Hence Id prefer full Rails environment with things like Devise and ActiveAdmin

I'm working on an open source platform for restful api app development, running on node.js and mongo. The idea is to handle the backend stuff so you can focus on the frontend of your choice. But on open source, so something like wordpress for apps. I'd love input on the idea. https://github.com/comster/house

Matt, now I'm working only with API and I couldn't agree more with you.

Last year I worked with a very big and monolithic Rails app and all the time I was wondering about move it for services but it wasn't possible.

I'm almost convinced that we can write service layers with a very consistent API and use Rails to consume it as a client. The HTML interface should be only another client.

Why? HTML is just another output format for a resource. Like Json or Xml.


In the real world the HTML output is not like JSON or XML as you told.

It is used to show data to a human and most of the time it contains a lot of elements that are not related with the resource data even if it is not representing more than a resource in the same page.

The interaction with a human doesn't happen in the same way as with another system.

@MatthewPhillips maybe because the logic to generate JSON and HTML is very often quite different and having a tight coupling at this level might result in some serious pains later on.

> You take the same data and either run it through a Json serializer or a view renderer.

My experience might be different than yours, but very often my html views quickly end up needed more than 1 resource to render and now I need to fetch data just for the html templates. The same data set isn't needed when returning json or xml and the API end points exposed for data consumption are often quite different. That said, in some cases, I agree that your approach would work.

How are they tightly coupled? You take the same data and either run it through a Json serializer or a view renderer.

Is "Documentation" just an implementation detail for what you really need: "Communication"? If I can have a smooth learning curve and a well-understood contract, then I'll have an API that developers enjoy using and integrating into products. Now granted, I don't see how this can be done currently without proper documentation (even if that just means naming the routes well, and providing illustrative examples), but that doesn't mean it's not possible.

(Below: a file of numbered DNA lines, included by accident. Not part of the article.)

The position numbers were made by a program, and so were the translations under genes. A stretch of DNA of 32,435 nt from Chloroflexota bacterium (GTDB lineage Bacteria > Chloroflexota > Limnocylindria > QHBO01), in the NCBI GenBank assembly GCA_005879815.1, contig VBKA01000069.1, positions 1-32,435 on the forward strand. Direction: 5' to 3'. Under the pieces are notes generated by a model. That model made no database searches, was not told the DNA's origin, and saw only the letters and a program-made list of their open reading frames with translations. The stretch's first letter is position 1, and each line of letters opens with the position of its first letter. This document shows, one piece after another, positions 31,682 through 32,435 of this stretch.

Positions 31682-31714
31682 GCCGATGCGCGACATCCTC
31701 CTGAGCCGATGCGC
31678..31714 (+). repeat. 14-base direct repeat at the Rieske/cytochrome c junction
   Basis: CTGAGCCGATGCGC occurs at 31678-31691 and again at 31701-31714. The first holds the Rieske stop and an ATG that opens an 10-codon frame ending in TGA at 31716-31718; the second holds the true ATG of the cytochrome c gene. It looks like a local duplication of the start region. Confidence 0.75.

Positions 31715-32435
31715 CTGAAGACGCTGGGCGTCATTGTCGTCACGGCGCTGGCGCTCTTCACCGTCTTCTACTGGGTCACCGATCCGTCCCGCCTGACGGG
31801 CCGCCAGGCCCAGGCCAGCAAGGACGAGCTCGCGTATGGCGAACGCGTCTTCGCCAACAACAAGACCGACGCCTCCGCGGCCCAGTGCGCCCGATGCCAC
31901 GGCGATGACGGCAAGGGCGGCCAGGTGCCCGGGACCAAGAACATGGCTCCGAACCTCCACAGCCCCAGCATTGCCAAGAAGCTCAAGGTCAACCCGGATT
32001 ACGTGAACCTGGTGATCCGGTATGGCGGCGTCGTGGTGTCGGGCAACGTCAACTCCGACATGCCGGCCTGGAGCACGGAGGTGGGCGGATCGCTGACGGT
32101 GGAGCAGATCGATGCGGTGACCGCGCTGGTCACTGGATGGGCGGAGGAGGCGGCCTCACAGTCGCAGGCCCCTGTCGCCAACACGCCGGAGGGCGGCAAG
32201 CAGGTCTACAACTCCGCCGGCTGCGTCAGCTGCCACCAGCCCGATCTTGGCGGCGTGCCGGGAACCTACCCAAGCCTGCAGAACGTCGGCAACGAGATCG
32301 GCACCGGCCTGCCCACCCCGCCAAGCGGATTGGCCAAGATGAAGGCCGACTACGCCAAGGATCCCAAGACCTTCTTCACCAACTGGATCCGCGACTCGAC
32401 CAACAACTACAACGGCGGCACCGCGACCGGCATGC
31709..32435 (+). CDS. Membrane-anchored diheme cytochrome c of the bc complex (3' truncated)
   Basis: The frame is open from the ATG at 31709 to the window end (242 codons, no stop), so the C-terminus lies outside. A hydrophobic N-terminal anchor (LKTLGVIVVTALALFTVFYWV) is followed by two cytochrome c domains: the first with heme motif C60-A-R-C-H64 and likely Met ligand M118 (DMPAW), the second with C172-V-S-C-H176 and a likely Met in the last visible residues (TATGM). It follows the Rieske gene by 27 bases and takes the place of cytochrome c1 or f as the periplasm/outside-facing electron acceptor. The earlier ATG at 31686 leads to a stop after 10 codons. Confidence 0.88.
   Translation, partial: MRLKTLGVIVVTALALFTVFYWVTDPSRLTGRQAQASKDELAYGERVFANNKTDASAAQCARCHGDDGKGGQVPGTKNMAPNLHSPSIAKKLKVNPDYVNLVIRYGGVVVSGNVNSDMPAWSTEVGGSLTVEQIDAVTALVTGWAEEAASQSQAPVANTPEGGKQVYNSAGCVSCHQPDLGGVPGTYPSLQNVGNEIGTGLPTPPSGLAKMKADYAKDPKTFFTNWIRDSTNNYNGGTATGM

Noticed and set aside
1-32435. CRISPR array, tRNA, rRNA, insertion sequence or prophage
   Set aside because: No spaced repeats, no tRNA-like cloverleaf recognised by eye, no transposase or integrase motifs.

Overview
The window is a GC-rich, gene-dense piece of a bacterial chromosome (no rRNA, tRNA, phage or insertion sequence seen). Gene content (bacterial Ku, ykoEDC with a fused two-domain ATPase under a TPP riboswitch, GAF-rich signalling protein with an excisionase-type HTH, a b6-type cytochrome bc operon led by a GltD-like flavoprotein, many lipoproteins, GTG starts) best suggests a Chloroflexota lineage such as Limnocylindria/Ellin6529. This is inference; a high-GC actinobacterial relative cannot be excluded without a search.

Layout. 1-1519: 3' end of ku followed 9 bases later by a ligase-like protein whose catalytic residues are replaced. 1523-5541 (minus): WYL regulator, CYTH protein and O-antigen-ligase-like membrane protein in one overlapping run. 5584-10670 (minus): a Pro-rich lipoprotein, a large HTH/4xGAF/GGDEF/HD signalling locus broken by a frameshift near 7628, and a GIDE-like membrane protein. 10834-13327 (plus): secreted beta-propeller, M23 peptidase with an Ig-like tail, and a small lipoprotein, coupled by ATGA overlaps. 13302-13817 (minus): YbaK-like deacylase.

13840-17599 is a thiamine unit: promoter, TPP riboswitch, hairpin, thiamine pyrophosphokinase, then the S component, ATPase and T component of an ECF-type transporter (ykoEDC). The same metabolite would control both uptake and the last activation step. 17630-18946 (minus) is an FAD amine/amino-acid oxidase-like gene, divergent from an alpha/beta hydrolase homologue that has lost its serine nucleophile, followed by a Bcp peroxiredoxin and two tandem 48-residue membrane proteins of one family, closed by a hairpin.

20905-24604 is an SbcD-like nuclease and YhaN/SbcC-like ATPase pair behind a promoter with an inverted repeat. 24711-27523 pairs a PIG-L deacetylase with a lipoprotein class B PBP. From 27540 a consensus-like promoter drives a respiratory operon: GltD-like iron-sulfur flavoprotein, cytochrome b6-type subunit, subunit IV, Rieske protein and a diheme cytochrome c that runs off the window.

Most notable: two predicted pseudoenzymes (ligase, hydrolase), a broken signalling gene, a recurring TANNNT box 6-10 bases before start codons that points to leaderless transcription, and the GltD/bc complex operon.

Why not build this as a middleware layer? You can mount a sinatra app within Rails (/services for instance), and then write your API in a predefined path structure that the gem will look into (within the rails app path maybe?)

You can pretty easily share models and whatnot -- and then you have a nice clean place to define/override your DSL. I would have to do some playing to make sure this is valid, but that might be an approach to think about.

Sorry but can someone enlighten me, on why this might be be better than using: https://github.com/josevalim/active_model_serializers,



The DSL you describe is remarkably similar to WSDL (http://en.wikipedia.org/wiki/Wsdl) in terms of describing a web service and how to communicate with it.

Granted, DSL is a lot easier to read, since it is using Ruby syntax instead of XML. Functionally, they are the same.

Is MVC really equipped for this new world? When you write a single page app there's really no need for the V server side, so you left with "MC" and its heavy handed conventions or a Sinatra-like method that more directly maps to RESTful resources.

MVC never worked for regular web pages, it needs bindings and direct feedback to make sense, all the purported MVC web framework were basically full of shit. To "do MVC" on the web, you either do it all on the client, or you split the C across server and clients, with M on the server and V on the client. Something like that.

Or you use different meta-patterns, and you stop lying to yourself (and to everybody else). That's fine, regular web interactions work and work well and they have structural advantages. They just can't do MVC in any sensible manner.

Agreed; there's essentially zero correlation between real MVC (as described in papers about the original Smalltalk implementations) and web "MVC frameworks".

I'm currently using the rails_api gem for an API only app I'm building. It's pretty lean.